plaintiffs argue that such requirements violate the Massachusetts Zoning Act, Mass. Gen. Laws
ch. 40A, § 3 (“the Zoning Act”), which provides in relevant part that
[n]otwithstanding any general or special law to the contrary, local land use and
health and safety laws, regulations, practices, ordinances, by-laws and decisions of
a city or town shall not discriminate against a disabled person. Imposition of health
and safety laws or land-use requirements on congregate living arrangements among
non-related persons with disabilities that are not imposed on families and groups of
similar size or other unrelated persons shall constitute discrimination. The
provisions of this paragraph shall apply to every city or town, including, but not
limited to the city of Boston and the city of Cambridge.
The plaintiffs argue that this provision preempts the state Building Code insofar as its application
to the sober house as a “congregate living arrangement among non-related persons with
disabilities” differs from its application to “families and groups of similar size.” Doc. No. 15 at
8. Defendants disagree and argue that this provision of the Zoning Act “has no such universal
preclusive effect.” Doc. No. 22 at 10.
The defendants further argue that this Court may not review the plaintiffs’ claims because
it must give preclusive effect to the earlier BCAB decision. Id. at 7. Federal courts consider the
preclusive effect of state court judgment using the preclusion principles of that state. Goldstein v.
Galvin, 719 F.3d 16, 22–23 (1st Cir. 2013). “Under Massachusetts law, ‘claim preclusion makes
a valid, final judgment conclusive on the parties and their privies, and prevents relitigation of all
matters that were or could have been adjudicated in the action.’” Id. at 22–23 (quoting Kobrin v.
Bd. of Regist. in Med., 832 N.E.2d 628, 634 (Mass. 2005)). “It is based on the idea that the party
to be precluded has had the incentive and opportunity to litigate the matter fully in the first
lawsuit.” O’Neill v. City Manager of Cambridge, 700 N.E.2d 530, 532 (Mass. 1998). Issue
preclusion, on the other hand, “prevents relitigation of an issue determined in an earlier action
where the same issue arises in a later action, based on a different claim, between the same parties
or their privies.” Kobrin, 832 N.E.2d at 634. It “can be used only to prevent relitigation of issues
actually litigated in the prior action.” Id.
Neither claim preclusion nor issue preclusion prevents the plaintiffs from bringing their
claims to this Court. Under Massachusetts law claim preclusion bars only claims that “could
have been” litigated in the prior proceeding—here, the adjudicatory hearing before the BCAB.
The Commonwealth established the BCAB to hear appeals regarding “the administration or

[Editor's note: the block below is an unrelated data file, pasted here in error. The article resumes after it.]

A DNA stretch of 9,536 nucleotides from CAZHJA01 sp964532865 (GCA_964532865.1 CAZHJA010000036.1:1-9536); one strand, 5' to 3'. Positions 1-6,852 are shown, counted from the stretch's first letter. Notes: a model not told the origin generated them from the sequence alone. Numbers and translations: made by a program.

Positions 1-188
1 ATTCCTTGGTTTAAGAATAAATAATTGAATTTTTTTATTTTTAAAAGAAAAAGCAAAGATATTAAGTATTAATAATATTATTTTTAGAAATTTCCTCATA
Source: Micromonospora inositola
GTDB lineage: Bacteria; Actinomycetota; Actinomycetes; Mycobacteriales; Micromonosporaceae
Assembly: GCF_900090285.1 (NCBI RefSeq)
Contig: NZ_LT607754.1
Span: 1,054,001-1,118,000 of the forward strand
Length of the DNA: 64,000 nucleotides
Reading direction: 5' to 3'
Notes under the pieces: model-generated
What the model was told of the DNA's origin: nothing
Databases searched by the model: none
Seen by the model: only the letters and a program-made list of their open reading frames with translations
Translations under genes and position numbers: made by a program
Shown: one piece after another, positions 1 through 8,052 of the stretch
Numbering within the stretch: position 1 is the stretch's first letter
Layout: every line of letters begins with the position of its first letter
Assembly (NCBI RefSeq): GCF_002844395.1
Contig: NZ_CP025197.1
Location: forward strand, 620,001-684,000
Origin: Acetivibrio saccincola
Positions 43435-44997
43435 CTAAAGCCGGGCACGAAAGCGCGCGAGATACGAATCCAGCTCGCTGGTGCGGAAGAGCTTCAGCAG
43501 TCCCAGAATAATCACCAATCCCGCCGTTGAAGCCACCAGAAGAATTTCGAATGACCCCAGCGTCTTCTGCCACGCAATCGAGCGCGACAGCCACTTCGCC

enforcement of the state building code.” Mass. Gen. Laws ch. 143, § 100. The Commonwealth
did not vest BCAB with authority to apply the Zoning Act or to resolve civil rights claims or
federal claims. Id. The Massachusetts Appeals Court has determined that BCAB’s “jurisdiction
is limited to issues involving the administration and enforcement of the State building code.” Bd.
of Appeals of Rockport v. DeCarolis, 588 N.E.2d 1378, 1382 (Mass. App. Ct. 1992). The BCAB
itself is well aware of the limits of its jurisdiction. In its decision on the plaintiffs’ appeal, the
BCAB stated that it did “not have the authority to apply G. L. c. 40A, ‘The Zoning Act,’ to
requirements set forth in” the Building Code. Doc. No. 16-5 at 8–9. That the BCAB, after
disclaiming jurisdiction to resolve the Zoning Act issues, proceeded to do just that provides no
basis to bar any of the plaintiffs’ claim under the doctrine of claim preclusion. Notably, the
defendants cite no case or other basis for the propositions that claim preclusion may bar claims
that could not have been brought or that the BCAB could have heard these claims.
Similarly, the extrajurisdictional dicta in the BCAB decision does not give rise to issue
preclusion on the questions of whether the Zoning Act preempts the City’s application of the
state Building Code to the defendants’ property, whether defendants’ actions constitute
discrimination within the meaning of the Zoning Act, or whether the defendants violated the
Federal Fair Housing Act. None of these determinations, even if commented upon by the BCAB,
were “essential” to the BCAB’s final judgment, for the reasons already stated, which is a
requirement for the application of issue preclusion under Massachusetts law. Kobrin, 832 N.E.2d
On the merits of the plaintiffs’ Zoning Act claim, they argue that the statutory language
“notwithstanding any general or special law to the contrary” clearly reaches state statutes and
requires the city to treat their sober house as it would treat a single-family home of the same size.
Doc. No. 15 at 7. The defendants argue that the statute merely “provides a number of restrictions
on local zoning regulations” and does not reach the state Building Code. Doc. No. 22 at 10.
Indeed, as its title suggests, much of the Zoning Act focuses on zoning, a traditionally local
The defendants’ interpretation of the Zoning Act is incorrect. “A fundamental tenet of
statutory interpretation is that statutory language should be given effect consistent with its plain
meaning and in light of the aim of the Legislature unless to do so would achieve an illogical
result.” Sullivan v. Town of Brookline, 758 N.E.2d 110, 115 (Mass. 2001). “[P]lain words in the
text of a statute are not to be cut down by its title.” Attorney Gen. v. Goldberg, 112 N.E.2d 926,